To prolong the longevity of your pro-biotics, try eating foods rich in fibre and oligosaccharides, which help the good bacteria flourish. (Another reason for eating foods rich in fibre!)
For example, inulin (please don’t confuse this with Insulin) is one such substance which occurs in jerusalem artichokes, chicory root, onion, wild yam and garlic.
Inulin can also be purchased as a nutritional supplement fairly cheaply...(though we think it's always better to get things from real food and there are plenty of good sources). Inulin is not digested so it won't make you fat...and is ok for diabetics...it seems to help with calcium-absorption...AND it provides food for the intestinal flora...!
But most sources of indigestible fibre help, including oats.
Apparently, the appendix is now also known for its action in supplying the "needed flora or bacteria” for the gut, at least in animals. So it is arguable that those with appendices intact may be in a stronger position to resist bacteria than those who have had their appendices removed.
Most antibiotics are ‘bitter’ and ‘cold’ in Traditional Chinese
Medicine (TCM) and have an effect on your body which, according to TCM,
causes ‘cold’ and ‘damp’ though, confusingly, they can also cause Blood Heat, as mentioned above.
That means that they cool the infection and encourage your body to provide additional moisture. You might think that would be a good thing, if you are suffering from an inflammation, fever, dryness, swelling and so on.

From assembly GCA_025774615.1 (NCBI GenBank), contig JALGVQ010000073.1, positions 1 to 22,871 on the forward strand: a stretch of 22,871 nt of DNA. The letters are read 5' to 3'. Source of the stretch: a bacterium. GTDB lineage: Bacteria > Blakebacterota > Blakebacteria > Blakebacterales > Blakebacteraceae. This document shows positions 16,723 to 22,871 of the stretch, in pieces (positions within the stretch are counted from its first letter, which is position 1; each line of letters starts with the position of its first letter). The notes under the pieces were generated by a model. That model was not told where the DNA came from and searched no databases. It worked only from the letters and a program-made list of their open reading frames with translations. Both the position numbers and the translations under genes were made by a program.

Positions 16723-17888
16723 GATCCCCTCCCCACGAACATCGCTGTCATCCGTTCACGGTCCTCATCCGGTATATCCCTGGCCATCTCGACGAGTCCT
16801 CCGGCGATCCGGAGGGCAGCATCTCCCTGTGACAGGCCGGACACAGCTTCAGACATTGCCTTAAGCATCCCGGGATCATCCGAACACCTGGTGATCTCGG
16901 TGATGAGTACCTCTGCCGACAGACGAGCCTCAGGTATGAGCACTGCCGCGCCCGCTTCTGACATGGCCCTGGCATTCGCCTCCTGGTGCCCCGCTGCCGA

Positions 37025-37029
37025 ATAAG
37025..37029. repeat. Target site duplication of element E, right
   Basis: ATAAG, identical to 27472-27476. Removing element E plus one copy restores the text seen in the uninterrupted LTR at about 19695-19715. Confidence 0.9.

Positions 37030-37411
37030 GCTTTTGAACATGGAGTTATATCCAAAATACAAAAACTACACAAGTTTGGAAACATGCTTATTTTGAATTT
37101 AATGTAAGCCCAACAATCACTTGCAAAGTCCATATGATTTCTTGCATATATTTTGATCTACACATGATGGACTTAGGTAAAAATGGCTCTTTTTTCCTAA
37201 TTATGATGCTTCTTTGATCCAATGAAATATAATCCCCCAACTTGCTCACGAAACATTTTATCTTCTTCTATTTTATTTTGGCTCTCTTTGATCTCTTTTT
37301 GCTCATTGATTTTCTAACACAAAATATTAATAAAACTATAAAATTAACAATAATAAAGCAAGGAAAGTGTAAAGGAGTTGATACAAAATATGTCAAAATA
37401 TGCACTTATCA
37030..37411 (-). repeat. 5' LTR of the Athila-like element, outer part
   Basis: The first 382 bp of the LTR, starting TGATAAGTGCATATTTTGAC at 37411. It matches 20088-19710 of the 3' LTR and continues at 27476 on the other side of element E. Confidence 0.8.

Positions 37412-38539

But these symptoms are occurring in your lymph nodes, in your joints, on your skin, and are carried around by your blood.
Only some of them are actually in the gastro-intestinal tract (GIT) which starts in your mouth and ends in your anus. But your GIT is precisely where you place the antibiotics you are taking (unless your doctor is injecting the antibiotic straight into your veins). It is reckoned that about 70% of your immune function (the cells that provide your immunity) lie along your GIT.
So those antibiotics, whilst they may be killing of the ‘baddies’ when absorbed into your blood, are also killing off your friends as they progress down your throat and through your digestion. And their action in Chinese Medicine reduces your digestion’s ability to keep you warm (ie Spleen deficiency).
They also introduce moisture, in the form of fluids ('damp') in which ‘bad’ bacteria and fungi grow faster than your ‘good friends’ there, most or all of which are by now dead anyway from the antibiotic you’ve been taking.
This ‘cold damp’ effect means that you don’t digest food so well.
Instead of drying out, your stools emerge as diarrhoea, which also cools you down. You may find that instead of ‘cooking’ your food in the correct kind of warmth in your stomach and intestines, you get extra gas, cramping and bloating.
That can reduce your appetite and even make you nauseous. In killing the good bacteria and fungi, the ‘bad’ ones no longer held in check can flourish and run amok, irritating the intestinal lining and causing bloody diarrhoea.
(Incidentally, this combination of cold and damp and ‘bad’ bacteria lowers your immunity against your next cold or cough, making you more susceptible to the ‘bad’ ones growing back.)